Kappa(河童, "river-child"), alternatively called Kawatarō (川太郎, "river-boy") or Kawako (川子, "river-child"), are legendary creatures found in Japanese folklore. In Shintō they are considered to be one of many suijin. A hair-covered variation of a Kappa is called a Hyōsube (ひょうすべ).
Kappa are similar to Finnish Näkki, Scandinavian/Germanic Näck/Neck, Czech Vodník and Scottish Kelpie in that all have been used to scare children of dangers lurking in waters.
Kappas are typically depicted as roughly humanoid in form, and about the size of a child. Their scaly, reptilian skin ranges in color from green to yellow or blue. Despite their reptilian features, Kappa are said to have apelike faces and scraggly green hair.
Kappas supposedly inhabit the ponds and rivers of Japan and have various features to aid them in this environment, such as webbed hands and feet. They are sometimes said to smell like fish, and they can certainly swim like them. The expression kappa-no-kawa-nagare ("a kappa drowning in a river") conveys the idea that even experts make mistakes.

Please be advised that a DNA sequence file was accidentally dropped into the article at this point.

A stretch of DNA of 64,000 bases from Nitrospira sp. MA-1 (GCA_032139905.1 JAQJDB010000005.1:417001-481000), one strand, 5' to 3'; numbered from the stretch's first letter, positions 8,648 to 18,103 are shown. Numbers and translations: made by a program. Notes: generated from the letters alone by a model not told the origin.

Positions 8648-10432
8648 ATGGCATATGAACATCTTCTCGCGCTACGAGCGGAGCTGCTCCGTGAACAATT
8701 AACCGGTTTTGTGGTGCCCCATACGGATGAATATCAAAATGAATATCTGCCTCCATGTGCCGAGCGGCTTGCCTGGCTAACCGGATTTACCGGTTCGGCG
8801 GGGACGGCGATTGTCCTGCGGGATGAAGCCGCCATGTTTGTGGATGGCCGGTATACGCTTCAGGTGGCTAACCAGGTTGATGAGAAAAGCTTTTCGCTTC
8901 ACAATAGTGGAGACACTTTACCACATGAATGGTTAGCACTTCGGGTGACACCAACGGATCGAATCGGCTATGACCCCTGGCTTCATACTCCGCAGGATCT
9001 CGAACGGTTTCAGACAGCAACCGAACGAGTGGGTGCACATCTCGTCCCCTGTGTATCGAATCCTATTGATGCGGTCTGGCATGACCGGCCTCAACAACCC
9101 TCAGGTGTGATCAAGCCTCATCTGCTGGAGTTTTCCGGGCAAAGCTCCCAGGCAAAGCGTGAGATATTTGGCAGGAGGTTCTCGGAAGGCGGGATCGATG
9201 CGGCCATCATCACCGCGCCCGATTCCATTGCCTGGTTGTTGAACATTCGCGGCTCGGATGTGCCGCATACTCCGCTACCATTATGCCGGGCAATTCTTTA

Their most notable feature is an indentation on the top of their head that holds water; this is regarded as the source of their power. This cavity must be full whenever a kappa is away from the water; if it spills, the kappa will be unable to move. Although they are reported to inhabit all of Japan, they are often said to be particular to Saga Prefecture.
Japanese folklore states that the kappa can be very polite, and can be disabled before it attacks by bowing. The kappa would bow back, and spill the water, disabling itself. Kappa are usually seen as mischievous troublemakers. Their pranks range from the relatively innocent, such as loudly passing gas or looking up women's kimonos, to the malevolent, such as drowning people and animals or kidnapping children.
One possible explanation for these creatures is the giant Japanese salamander which is rumored to grow up to eight feet in length and lives only in clean, clear streams (which is unfortunately where people like to play). Another is that it could be a new or prehistoric kind of amphibian, such as a temnospondyl.